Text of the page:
Get to know and understand your members

by Martin Reed on 20 July 2007 in Snippets

You put all the hard work in to developing your community; you would be forgiven for thinking that it’s your own. It isn’t though – your community belongs to its members. They are the people you need to keep happy. They are the lifeblood of your community.

Always keep your members happy

Keep your community happyKeeping your members happy is of paramount importance. If the people who make up your community aren’t happy, they will leave and you will have no community at all.

At times, your members may suggest new features or rules that you don’t entirely agree with. It is important that you always welcome feedback from your members and make any changes that are demanded particularly strongly.

As I mentioned in my article entitled ‘When members request new forum categories‘, you can always introduce new features on a trial basis and see how they work out. Even if they don’t, your members will at least see that you are listening to their opinions and valuing their participation.

Take the time to get to know your members

For your community to be successful, you need to ensure you take the time to get to know your members. This involves engaging and interacting with them and generally getting involved in discussions.

Don’t feel awkward about getting involved in light-hearted or passionate conversations – your members will be happy to see you getting involved. Indeed, many thread starters will often feel flattered if they see the developer of the site getting involved in a conversation they started.

By getting to know those that make up your community, you will be in a better position to understand their personalities, wants and needs.

The importance of understanding your members

By understanding your members’ wants and needs, you are able to cater to them to ensure they become long term community members.

You can only direct the future direction of your online community if you understand your members. If you decide to introduce new rules or guidelines without understanding your community for example, you may face a backlash.

It is only by fully understanding your community members that you can think like them. When you think like them, you have a huge advantage over your competitors who all too often will make decisions based on their own opinions rather than those of their members.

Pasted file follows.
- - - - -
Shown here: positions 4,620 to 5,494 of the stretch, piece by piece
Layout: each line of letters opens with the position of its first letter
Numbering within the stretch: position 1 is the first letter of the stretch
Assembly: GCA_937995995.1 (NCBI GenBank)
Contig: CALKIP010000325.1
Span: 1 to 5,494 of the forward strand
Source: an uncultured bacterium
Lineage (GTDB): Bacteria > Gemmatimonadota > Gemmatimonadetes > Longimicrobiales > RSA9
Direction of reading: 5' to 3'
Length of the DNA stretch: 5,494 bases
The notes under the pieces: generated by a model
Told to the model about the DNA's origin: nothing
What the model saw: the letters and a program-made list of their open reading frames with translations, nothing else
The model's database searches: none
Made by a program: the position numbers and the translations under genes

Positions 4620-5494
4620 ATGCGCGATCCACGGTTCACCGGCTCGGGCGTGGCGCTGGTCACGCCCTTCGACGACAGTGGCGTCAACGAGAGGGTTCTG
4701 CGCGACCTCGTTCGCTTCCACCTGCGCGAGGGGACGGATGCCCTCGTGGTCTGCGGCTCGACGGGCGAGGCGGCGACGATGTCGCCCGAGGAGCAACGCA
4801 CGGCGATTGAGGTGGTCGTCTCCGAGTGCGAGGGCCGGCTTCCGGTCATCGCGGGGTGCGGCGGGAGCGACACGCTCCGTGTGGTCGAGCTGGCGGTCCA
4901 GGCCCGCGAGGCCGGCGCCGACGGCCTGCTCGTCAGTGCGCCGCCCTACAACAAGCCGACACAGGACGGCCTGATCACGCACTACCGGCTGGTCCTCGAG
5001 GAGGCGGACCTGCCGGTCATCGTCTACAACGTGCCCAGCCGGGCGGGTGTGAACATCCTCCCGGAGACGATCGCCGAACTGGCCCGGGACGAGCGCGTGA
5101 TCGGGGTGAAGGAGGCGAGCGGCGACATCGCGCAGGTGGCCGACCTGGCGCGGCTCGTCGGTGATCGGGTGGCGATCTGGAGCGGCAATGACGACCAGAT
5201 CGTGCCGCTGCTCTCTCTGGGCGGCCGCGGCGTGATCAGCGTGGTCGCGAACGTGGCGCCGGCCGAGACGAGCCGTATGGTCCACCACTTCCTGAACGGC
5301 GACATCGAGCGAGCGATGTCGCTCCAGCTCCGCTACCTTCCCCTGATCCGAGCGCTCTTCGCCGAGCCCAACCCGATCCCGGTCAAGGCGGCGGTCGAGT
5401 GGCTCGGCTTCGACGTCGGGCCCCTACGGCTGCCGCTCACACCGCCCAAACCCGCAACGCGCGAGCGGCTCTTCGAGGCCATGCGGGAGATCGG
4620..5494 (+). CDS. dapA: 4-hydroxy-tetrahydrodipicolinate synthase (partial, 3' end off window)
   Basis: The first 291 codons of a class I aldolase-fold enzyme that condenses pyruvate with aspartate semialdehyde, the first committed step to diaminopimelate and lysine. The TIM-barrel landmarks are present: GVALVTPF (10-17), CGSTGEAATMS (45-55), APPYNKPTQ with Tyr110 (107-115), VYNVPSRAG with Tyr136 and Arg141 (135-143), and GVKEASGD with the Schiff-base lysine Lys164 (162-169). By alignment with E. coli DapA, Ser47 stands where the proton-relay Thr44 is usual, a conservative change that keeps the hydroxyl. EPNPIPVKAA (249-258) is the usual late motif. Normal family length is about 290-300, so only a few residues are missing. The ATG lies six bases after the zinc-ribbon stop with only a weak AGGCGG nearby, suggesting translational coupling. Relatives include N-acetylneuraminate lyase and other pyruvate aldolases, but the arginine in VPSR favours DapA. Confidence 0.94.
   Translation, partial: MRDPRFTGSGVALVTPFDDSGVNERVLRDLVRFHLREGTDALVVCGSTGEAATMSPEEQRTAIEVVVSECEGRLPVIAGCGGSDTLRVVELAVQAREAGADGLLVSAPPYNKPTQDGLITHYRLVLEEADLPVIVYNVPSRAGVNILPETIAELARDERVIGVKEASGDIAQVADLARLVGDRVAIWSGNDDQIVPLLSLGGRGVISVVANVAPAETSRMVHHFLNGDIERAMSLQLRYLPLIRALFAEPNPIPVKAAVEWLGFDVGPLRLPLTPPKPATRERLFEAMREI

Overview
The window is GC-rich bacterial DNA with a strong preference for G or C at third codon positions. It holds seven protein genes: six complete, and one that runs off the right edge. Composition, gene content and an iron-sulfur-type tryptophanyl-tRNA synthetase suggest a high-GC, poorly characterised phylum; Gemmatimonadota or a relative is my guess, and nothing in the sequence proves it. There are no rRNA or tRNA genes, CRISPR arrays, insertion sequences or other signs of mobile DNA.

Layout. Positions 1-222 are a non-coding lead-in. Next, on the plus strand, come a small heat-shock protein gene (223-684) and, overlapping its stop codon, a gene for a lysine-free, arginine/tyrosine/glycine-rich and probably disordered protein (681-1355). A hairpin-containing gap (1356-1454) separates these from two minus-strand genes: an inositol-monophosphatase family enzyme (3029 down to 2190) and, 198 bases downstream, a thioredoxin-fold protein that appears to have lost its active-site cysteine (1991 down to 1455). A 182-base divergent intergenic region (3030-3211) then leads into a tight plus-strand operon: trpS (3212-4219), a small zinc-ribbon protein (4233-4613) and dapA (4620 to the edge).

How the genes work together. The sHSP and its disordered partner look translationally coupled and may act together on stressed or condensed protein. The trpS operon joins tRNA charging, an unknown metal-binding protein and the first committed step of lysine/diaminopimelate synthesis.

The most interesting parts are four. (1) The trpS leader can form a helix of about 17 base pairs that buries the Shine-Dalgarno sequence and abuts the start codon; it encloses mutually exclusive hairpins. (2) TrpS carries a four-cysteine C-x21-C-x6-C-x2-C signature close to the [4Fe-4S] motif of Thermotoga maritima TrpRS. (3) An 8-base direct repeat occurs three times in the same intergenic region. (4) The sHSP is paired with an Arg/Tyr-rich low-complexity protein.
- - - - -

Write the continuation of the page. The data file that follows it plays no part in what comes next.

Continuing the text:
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Smiley July 20, 2007 at 8:06 pm

Interesting article. I’ve always had in mind that I need to learn to be more open to members and make them feel valued.

Never thought of it how you put it, though. Something for me to think about.

It seems as you develop a community, you also develop your own personality and learn new people skills (which I heavily lacked in the past).

Martin Reed - Blog Author July 20, 2007 at 8:30 pm

Smiley – Developing a community certainly teaches you people skills! It also teaches you how important it is to learn from your mistakes, and how important it is to value every single member.

Russ July 23, 2007 at 5:32 am

One of the main reasons that I join other forums is because of the friendly environment that they offer, and that is what I try to provide in my own communities. It is much easier said than done though, and requires a lot of effort and dedication.

Martin Reed - Blog Author July 23, 2007 at 2:51 pm

Russ – I think it is important to consider what factors encourage you to join a forum yourself, and then try to emulate those in your own community.

I couldn’t agree more that a large supply of effort and dedication is required!

Chris Guthrie July 26, 2007 at 8:03 pm

I definetely agree with you here. I’ve been running forums for over two years and one of the best things you can do to keep your forum active is to give your members what they want. I’m always posting in our ‘members only’ area on every forum I run asking for ways to improve the community for all and often times I get great ideas I wouldn’t have had I not asked.

Martin Reed - Blog Author July 26, 2007 at 9:45 pm

Chris – Thanks for your comment. Making your members feel valued and involving them in the future direction of your community really strengthens the bond between your members and your site. What’s more, as you have found, members can often offer fresh ideas and innovative suggestions that you may never have considered otherwise.

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